Catherine the Great

Originally a German princess married to the Tsar, Catherine seized power in Russia to become Catherine II (1762 - 96). Her rule was characterised partly by reforms and modernisation, but also by her forceful rule and dominant personality. Unfortunately, the slurs of her enemies usually impinge on any discussion.

Christina of Sweden

The Queen of Sweden from 1644 to 1654, during which time she acted in European politics and heavily patronised art, the philosophically minded Christina left her throne, not through death, but through conversion to Roman Catholicism, abdication and resettlement in Rome.

Elizabeth I of England

The most famous Queen of England, Elizabeth I was the last of the Tudors and a monarch whose life featured war, discovery and religious strife. She was also a poet, writer and - most notoriously - never married.

Elizabeth Bathory

The story of Elizabeth Bathory is still shrouded in mystery, but a few facts are known: at the end of the sixteenth/start of the seventeenth century, she was responsible for the murder, and possibly torture, of young women. Discovered and found guilty, she was walled up as punishment. She has been remembered, probably erroneously, for bathing in the blood of victims; she is also an archetype of the modern vampire.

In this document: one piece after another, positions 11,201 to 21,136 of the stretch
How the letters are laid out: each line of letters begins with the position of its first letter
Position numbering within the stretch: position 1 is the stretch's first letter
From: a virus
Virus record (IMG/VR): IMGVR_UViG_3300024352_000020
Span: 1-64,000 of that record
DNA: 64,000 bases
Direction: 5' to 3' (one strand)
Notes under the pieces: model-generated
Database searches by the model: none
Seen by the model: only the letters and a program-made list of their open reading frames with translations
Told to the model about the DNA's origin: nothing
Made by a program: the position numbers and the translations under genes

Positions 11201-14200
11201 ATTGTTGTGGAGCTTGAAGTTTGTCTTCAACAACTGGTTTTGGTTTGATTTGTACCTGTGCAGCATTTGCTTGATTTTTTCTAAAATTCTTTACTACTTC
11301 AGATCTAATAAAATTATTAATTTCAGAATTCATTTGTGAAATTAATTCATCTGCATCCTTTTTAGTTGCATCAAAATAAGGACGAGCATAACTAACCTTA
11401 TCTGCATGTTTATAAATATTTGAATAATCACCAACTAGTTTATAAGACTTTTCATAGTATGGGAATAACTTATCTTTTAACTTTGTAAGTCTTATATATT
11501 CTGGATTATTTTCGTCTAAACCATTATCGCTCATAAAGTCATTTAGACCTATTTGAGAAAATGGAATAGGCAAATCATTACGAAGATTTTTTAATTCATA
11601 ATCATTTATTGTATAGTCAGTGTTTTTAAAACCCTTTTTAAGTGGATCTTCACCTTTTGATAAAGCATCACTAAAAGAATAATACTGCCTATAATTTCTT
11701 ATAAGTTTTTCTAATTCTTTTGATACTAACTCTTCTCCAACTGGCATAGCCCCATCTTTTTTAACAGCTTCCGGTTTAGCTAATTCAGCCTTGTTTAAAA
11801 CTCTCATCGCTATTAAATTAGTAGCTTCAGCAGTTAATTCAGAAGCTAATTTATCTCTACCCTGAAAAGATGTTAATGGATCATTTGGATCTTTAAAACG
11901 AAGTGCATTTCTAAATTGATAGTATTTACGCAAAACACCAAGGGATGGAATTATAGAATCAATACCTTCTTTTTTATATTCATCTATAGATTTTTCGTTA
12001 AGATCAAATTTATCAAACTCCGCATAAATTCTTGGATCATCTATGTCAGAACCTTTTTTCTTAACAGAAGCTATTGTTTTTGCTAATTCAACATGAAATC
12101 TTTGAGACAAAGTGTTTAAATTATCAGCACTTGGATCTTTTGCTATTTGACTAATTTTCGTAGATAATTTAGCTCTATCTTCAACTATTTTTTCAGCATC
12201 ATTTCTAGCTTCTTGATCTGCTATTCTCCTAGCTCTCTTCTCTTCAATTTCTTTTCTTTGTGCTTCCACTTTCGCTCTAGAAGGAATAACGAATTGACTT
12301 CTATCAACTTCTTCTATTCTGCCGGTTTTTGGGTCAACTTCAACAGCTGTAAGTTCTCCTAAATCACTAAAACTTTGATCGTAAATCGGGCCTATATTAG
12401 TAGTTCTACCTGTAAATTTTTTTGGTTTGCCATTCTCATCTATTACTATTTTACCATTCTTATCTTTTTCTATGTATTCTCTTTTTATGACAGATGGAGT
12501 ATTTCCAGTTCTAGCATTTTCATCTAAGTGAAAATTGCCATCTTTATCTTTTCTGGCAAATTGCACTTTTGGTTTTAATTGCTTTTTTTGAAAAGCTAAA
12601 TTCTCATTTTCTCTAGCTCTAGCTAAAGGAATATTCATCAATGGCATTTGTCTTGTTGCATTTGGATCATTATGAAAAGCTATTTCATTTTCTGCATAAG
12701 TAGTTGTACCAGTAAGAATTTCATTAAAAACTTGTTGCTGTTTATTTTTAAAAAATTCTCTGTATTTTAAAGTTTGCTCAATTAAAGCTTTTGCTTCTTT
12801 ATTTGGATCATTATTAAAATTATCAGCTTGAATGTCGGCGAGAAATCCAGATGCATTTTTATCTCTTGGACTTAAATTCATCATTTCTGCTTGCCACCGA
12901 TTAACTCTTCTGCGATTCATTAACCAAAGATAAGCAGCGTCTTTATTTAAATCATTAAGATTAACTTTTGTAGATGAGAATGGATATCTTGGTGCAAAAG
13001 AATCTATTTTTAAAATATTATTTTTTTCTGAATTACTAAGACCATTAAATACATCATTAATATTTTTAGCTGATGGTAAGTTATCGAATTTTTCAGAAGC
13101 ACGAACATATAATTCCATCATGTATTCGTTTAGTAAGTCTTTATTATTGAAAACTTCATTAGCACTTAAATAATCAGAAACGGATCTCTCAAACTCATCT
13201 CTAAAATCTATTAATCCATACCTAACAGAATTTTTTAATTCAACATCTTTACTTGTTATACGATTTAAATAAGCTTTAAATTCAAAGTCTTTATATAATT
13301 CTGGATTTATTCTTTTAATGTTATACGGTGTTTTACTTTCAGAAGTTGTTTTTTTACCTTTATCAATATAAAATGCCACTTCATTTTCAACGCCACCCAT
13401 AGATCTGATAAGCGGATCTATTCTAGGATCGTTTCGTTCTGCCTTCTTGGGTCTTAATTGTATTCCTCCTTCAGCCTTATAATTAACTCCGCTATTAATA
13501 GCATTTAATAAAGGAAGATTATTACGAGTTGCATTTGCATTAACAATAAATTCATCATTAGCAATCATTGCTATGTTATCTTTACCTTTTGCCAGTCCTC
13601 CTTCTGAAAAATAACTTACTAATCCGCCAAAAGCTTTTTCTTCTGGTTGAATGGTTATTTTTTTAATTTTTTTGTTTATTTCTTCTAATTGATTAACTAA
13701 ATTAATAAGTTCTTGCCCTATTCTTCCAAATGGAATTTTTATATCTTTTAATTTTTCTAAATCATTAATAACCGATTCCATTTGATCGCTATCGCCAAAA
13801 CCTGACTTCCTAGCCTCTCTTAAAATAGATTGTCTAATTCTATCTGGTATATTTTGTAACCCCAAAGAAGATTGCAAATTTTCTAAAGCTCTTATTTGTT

Elizabeth of Bohemia

Born to James VI of Scotland (James I of England) and courted by the leading men of Europe, Elizabeth Stuart married Frederick V, the Elector Palatine in 1614. Frederick accepted the crown of Bohemia in 1619 but conflict forced the family into exile shortly after. Elizabeth's letters are of great value, especially her philosophical discussions with Descartes.

Flora Sandes

The story of Flora Sandes should be better known: originally a British nurse, she enlisted in the Serbian army during World War One and, during an eventful fighting career, rose to the rank of Major.

Isabella I of Spain

One of the dominant Queens of European history, Isabella is famous for her marriage with Ferdinand which united Spain, her patronage of world explorers and, more controversially, her role in 'supporting' Catholicism.

Josephine de Beauharnais

Born Marie Rose Josephine Tascher de la Pagerie, Josephine became a noted Parisian socialite after marrying Alexandre de Beauharnais. She survived both the execution of her husband and imprisonment during the French Revolution to marry Napoleon Bonaparte, a promising general whose rise soon made her Empress of France, before she and Napoleon split. She died, still popular with the public, in 1814.

Judith Leyster